The late 1800’s brought about much change on the African continent. Africa as it is known today was shaped by the events that took place in what is known as the Partition of Africa, also known as the Scramble for Africa. In 1833 the British Empire abolished slavery, this lead to a multitude of challenges for the African people as slavery was indeed the center of all economic gain prior to that point; as Africa began to integrate “into the capitalist world-economy” a race to power began in Europe as European Empires began colonizing the African continent with the purpose of economic gain as well as political power; Africa today is scarred by the occurrences of the past century, but some may argue that although colonialism in Africa was extremely cruel it did indeed modernize the continent. There are many “Africa’s” in Africa, meaning that each colonial rule was different in the way it conducted and expressed its power and rule thus each area suffered and gained in distinct ways; this paper will argue the aforementioned subtopics of colonial dynamics.
It is no secret that the Kingdoms of Africa gained ample wealth from the slave trade, Adu Boahen explains that “The abolition and suppression of the slave trade came as shock to many Africans and posed a great challenge to them cannot be denied”, Asante King at the time Osei Bonsu tells us how “A long time ago the great king liked plenty of trade, more than now; then many ships came, and they brought ivory, gold and slaves; but now he – the British King – will not let the ships come as before and the people buy gold and ivory only”. For centuries “the external economy of virtually the whole of Africa depended on the slave trade to the Americas, the Indian Ocean Islands and India, Europe, and the Middle East”. This meant that Africa as a continent had to find another means to occupy this “huge economic vacuum created by the cessation of the slave trade”. The slave trade was “the most inhumane and abominable” trading activity that ever existed, and thankfully the African continent was able to change through this revolutionary period from slave trade to trading in natural products. The ending of slavery “meant a corresponding cessation of wars and raids that produced the slaves and, with that, the beginning of peace and stability in those regions of the continent that had been the principle sources of that inhuman traffic”. Shortly the wealth across the continent began to distribute and Africa had fully integrated “into the capitalist world-economy”. The stability and peace in Africa was not going to remain the same for long as powerful outside forces were lurking in the background.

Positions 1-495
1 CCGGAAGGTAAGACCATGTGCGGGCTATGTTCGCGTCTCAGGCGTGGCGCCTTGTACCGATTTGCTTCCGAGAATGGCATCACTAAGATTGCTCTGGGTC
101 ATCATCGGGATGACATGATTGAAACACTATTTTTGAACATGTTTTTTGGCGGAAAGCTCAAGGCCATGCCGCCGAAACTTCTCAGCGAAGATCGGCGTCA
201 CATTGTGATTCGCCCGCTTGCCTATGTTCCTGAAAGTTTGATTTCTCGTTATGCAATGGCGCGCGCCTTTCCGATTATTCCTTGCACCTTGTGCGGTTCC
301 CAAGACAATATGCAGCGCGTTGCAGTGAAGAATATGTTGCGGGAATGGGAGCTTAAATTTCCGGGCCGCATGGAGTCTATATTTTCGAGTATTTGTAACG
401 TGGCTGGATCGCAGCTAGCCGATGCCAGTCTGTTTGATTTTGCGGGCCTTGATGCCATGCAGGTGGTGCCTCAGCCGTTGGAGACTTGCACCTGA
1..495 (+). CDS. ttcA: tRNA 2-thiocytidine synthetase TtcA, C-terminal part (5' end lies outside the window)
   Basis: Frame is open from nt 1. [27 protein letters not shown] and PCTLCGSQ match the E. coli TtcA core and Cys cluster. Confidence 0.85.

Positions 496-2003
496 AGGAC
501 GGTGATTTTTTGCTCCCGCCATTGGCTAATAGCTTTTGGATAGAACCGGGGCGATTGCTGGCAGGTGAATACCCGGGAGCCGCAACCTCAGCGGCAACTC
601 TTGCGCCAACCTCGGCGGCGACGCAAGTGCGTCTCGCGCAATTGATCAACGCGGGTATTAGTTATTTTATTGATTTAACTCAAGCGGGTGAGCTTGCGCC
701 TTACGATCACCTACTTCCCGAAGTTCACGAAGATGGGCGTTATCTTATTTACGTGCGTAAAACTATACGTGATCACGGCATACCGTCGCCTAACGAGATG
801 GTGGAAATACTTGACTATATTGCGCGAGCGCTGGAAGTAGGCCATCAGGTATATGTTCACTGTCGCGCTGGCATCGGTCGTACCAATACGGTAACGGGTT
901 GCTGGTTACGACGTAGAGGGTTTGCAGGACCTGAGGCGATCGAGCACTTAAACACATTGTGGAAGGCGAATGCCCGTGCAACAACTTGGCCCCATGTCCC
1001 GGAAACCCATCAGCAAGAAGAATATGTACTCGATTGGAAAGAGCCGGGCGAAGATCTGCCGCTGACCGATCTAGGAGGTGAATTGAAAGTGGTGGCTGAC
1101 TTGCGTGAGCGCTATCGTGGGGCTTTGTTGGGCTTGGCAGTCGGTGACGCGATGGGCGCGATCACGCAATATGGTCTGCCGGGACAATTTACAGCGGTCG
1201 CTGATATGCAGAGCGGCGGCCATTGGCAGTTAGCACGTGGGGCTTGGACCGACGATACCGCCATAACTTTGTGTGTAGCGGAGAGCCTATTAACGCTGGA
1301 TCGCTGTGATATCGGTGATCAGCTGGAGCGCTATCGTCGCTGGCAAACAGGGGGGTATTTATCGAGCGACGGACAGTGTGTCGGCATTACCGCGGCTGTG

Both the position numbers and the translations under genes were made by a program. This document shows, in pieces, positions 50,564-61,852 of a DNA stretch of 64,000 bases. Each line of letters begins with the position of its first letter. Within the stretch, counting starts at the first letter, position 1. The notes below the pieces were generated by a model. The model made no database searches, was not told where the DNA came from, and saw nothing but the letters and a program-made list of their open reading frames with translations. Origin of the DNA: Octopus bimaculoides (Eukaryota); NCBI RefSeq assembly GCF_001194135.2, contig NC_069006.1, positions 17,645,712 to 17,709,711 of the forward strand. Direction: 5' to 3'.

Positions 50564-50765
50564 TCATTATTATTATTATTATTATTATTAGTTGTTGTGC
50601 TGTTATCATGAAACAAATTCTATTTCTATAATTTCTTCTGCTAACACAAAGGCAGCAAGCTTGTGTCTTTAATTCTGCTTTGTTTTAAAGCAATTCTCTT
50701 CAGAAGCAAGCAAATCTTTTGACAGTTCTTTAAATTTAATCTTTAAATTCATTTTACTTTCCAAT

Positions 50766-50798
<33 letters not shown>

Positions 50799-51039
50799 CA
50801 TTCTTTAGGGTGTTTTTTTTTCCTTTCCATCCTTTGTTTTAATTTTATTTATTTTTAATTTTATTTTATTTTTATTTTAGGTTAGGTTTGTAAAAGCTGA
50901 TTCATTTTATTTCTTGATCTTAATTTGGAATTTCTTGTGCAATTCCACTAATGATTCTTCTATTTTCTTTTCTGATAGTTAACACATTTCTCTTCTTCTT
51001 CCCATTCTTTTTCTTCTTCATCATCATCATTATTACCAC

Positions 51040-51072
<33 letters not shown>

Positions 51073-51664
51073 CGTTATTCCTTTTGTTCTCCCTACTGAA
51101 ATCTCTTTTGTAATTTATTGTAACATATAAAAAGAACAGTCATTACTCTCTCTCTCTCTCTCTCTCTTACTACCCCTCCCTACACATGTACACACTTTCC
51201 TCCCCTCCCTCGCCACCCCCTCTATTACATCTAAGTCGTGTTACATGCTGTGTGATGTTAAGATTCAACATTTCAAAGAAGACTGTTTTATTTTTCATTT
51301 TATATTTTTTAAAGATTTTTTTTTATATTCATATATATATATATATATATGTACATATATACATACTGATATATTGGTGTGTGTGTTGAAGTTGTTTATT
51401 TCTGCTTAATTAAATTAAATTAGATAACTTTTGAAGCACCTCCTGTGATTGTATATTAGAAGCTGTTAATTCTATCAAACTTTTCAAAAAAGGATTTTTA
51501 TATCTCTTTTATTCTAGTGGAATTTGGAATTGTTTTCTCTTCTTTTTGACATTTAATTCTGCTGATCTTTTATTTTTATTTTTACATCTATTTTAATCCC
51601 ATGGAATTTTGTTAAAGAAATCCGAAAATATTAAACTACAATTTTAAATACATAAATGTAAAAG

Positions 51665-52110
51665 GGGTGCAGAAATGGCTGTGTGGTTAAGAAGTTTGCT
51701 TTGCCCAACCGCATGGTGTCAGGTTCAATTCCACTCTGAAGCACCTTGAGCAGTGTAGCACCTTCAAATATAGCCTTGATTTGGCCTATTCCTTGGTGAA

To understand colonialism in Africa, it is important to understand what was happening in Europe at the time. There was huge rivalry between Britain, France, Germany, and other european superpowers, thus there was a political reason tied to power; Africa offered an open market, hence the economic growth of these superpowers. Ad Boahen speaks about how “It was not economic conditions and especially the need to invest surplus capital alone that gave rise to the new imperialist spirit in Europe; political and social conditions were equally important”. Africa was and still is today a land of opportunity, so rich in resource which ultimately might have been its curse as with colonialism and post-colonialist actions has lead to corruption and the downgrade of many areas. What is interesting to note its that at the start of this New Imperialist Era, the African rulers presented with the colonial challenge believed that cooperation on an economical level – through trade – with Europe would have been a success or in Adu’s words a “Mutual benefit”, the African rulers “were determined to defend their sovereignty, religion, and traditional way of life” as all this took place; but as Adu Boahen explains it was not quite what happened: “The majority of these African rulers and intellectual leaders had not realized that by the 1880’s and 1890’s, the Europe that they were about to encounter was not the same Europe that they had been dealing with since the fifteenth century. It was now a Europe which had witnessed the industrial revolution and was desperatley in need of markers as well as raw materials.” Europe saw Africa as a target to become richer and more powerful. What Africans had not taken into consideration was that “Europe had by that time, again partly as a result of the industrial revolution, dropped her old attitude of free trade and informal political control in favor of trade monopoly and direct political and financial control or colonial imperialism.” Europe on every scale was more advanced, militarily the Africans stood no chance as Europeans had moved on to the Maxim-gun, the first machine gun, in battles the europeans would slaughter thousands of african warriors as if it was nothing. On a medical scale Europeans were light years ahead and did not die as frequently as before… Europe was colonizing Africa through sheer power. King Leopold’s Congo was the first to set an imperial foot on African soil, as he lost Vietnam to the french his eyes turned to Africa as he said “I intend to find out discreetly whether there is anything doing in Africa” and surely there was “doing” as shortly after King Leopold said “We must obtain a slice of this magnifique gâteau Africain”. Soon, following in King Leopold’s footsteps, the other European superpowers began the Scramble for Africa. Africa is a big continent, thus it is hard to talk about Africa as a whole when many areas faced different circumstances and got different outcomes from the events of the past century. Africa has been scared by the colonial period and suffers from it today. In Basil Davidson’s documentary African Cake it is visible how rule under certain monarchs was truly different: In Nigeria the British monarch allowed the native chiefs to rule as they did before and Nigeria acted as a protectorate for the Britain. In Senegal a French colony it worked similar to Nigeria with the British, the big difference was that in the minds of the French, the senegalese and all other people from the colonies of France could one day become actual French nationals/citizens. These two examples show how the colonial rule was subtle, taxes would be paid to the Monarch and life would continue as it did before allowing the national tribes to tule their people. In the Congo it was very difference as the rule was harsh and cruel, the Belgium colonials would chop off limbs as punishment to those who did not meet the desired production rates of rubber. These examples are just to show how in Africa there are many “Africa’s” each with different experiences that left distinct scars.